The presidential election of 1864 was a remarkable example of the resilience of the democratic process in a time of extreme national uncertainty and chaos. The last presidential election to take place in wartime had been in 1812.
Campaign poster Lincoln Andrew Johnson as the National Union
The Granger Collection, New York
More than for just a candidate, voters cast their ballots to determine questions underpinning the broader fate of the Union: Should the war be continued, or should a peace settlement be negotiated? How would the outcome of the war define the role of blacks in a post-war society?
The election pitted incumbent Abraham Lincoln and his running mate Andrew Johnson, the military governor of Tennessee and a former U.S. Senator from the Volunteer State, against former commander of the Army of the Potomac, Maj. Gen. George B. McClellan and running mate George Pendleton. McClellan ran on a peace platform — the consensus platform of the faction-wrought Democratic Party. Republicans and a number of War Democrats together formed the National Union Party, which backed Lincoln as its nominee.
An incumbent candidate had last been elected for a second term in 1832, and Lincoln’s shift to include emancipation in his war aims was troubling for many Northern voters. Union Lt. Gen. Ulysses S. Grant seemed unable to administer a definitive blow in Virginia, and as the brutal summer of 1864 wore on, his armies continued to suffered staggering losses. War weariness was rampant, as Union armies struggled to overwhelm Southern forces, notching bloody defeats at Mansfield (La.), Cold Harbor (Va.), Kennesaw Mountain (Ga.) and the Crater (Va.).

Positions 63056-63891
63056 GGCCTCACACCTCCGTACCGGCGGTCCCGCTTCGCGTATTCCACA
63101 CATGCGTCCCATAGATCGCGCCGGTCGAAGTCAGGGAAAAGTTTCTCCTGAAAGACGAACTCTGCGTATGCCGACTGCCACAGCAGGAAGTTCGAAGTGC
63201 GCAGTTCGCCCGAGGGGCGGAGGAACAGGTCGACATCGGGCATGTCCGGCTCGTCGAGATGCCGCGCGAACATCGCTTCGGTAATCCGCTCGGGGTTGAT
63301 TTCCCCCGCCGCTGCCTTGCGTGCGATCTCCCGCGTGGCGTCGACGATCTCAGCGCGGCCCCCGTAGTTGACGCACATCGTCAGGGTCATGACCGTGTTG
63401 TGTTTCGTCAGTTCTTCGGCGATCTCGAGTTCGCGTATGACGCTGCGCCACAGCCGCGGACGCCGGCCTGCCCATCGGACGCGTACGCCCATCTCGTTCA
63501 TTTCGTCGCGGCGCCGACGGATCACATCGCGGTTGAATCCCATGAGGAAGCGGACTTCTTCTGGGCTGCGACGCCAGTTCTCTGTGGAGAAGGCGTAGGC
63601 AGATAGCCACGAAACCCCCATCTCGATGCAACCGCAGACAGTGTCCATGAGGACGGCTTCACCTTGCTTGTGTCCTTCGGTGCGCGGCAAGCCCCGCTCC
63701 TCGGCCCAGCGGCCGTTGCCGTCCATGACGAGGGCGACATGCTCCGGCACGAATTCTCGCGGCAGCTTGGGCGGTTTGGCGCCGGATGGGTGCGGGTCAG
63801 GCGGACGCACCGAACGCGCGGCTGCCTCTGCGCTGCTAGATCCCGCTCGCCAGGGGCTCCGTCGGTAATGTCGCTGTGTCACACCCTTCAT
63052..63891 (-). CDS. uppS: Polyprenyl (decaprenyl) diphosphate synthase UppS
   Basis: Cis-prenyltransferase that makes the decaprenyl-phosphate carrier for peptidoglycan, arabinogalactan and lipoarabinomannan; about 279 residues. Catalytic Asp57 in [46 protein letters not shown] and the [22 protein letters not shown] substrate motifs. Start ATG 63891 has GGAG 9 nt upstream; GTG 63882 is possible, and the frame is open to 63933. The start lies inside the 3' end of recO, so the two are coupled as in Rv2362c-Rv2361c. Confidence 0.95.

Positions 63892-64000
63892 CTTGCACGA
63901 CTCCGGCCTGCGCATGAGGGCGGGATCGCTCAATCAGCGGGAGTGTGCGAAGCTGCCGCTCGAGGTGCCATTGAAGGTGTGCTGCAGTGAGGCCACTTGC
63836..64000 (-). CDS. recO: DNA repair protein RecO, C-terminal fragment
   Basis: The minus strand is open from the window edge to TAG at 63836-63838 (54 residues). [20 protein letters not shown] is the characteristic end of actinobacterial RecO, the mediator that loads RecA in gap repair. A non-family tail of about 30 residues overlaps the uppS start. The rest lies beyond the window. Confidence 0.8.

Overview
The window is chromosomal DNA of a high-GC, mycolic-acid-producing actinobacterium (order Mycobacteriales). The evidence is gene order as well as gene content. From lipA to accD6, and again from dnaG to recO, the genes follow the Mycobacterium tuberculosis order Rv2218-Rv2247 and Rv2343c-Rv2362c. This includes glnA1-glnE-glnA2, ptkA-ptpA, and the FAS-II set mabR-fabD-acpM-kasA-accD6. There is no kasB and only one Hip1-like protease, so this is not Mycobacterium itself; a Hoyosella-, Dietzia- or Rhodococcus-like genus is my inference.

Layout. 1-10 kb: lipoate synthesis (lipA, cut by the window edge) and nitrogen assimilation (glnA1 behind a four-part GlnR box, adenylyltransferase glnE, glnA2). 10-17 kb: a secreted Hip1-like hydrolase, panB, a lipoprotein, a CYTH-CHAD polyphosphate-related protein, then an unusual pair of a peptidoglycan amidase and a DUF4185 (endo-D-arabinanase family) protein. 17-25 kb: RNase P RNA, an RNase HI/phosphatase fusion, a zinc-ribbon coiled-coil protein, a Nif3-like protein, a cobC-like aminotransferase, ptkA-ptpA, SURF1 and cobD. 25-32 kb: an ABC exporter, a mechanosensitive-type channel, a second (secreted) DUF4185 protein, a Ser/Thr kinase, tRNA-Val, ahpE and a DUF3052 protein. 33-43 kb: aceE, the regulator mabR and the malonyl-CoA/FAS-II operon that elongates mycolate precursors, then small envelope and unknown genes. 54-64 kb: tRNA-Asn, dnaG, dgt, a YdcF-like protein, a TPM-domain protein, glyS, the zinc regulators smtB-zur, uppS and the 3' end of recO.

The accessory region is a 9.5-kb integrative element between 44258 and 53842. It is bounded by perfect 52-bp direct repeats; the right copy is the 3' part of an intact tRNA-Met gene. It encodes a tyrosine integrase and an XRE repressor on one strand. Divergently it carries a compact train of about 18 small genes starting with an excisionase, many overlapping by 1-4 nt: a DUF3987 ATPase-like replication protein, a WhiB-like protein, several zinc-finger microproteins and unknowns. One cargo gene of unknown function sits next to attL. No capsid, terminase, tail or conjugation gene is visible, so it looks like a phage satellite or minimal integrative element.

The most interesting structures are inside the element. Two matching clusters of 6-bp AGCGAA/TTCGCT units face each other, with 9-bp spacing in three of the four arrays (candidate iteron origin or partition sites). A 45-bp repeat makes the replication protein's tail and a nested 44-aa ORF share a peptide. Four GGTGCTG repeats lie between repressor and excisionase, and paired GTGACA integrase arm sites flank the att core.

Lincoln wrote a dour memorandum on August 23, 1864, asking his cabinet to accept the grim prospects for his re-election: “This morning, as for some days past, it seems exceedingly probable that this Administration will not be re-elected. Then it will be my duty to so cooperate with the President-elect as to save the Union between the election and the inauguration; as he will have secured his election on such grounds that he cannot possibly save it afterwards.”
The political landscape shifted dramatically, however, when Gen. William T. Sherman took Atlanta in early September. This major military shift, coupled with the severe internal strife within the Democratic Party, solidified Lincoln’s chance at victory.
Election mementos (not to scale). Left: Campaign button and ribbon; Right: Original songs were written by each party for their respective candidates.
Library of Congress
As the election drew near, the Union Party mobilized the full strength of both the Republicans and the War Democrats with the slogan “Don’t change horses in the middle of a stream.” A resounding and dramatic Union victory at Cedar Creek in Virginia’s Shenandoah Valley in mid-October added a final wave to Lincoln’s tide of momentum.
The 11 Confederate states did not participate in the election, meaning only 25 states participated. The newly incorporated states of Kansas, West Virginia and Nevada participated in a national election for the first time. Elections were held in Union-occupied military districts in Louisiana and Tennessee, but Congress did not add their electoral votes to the final count.
In this Currier & Ives cartoon, George B. McClellan is portrayed as the intermediary between Abraham Lincoln and Confederacy president Jefferson Davis. McClellan is in the center
acting as a go-between over a "Map of the United States." He holds the two men by their lapels and asserts, "The Union must be preserved at all hazards!"
Library of Congress
When all the votes were tallied, Lincoln won the election in a landslide, defeating McClellan by more than 500,000 popular votes and 191 electoral votes. An estimated 78 percent of Union soldiers cast their ballots in favor of Lincoln. McClellan took just three states: Kentucky, Delaware and his home state of New Jersey.
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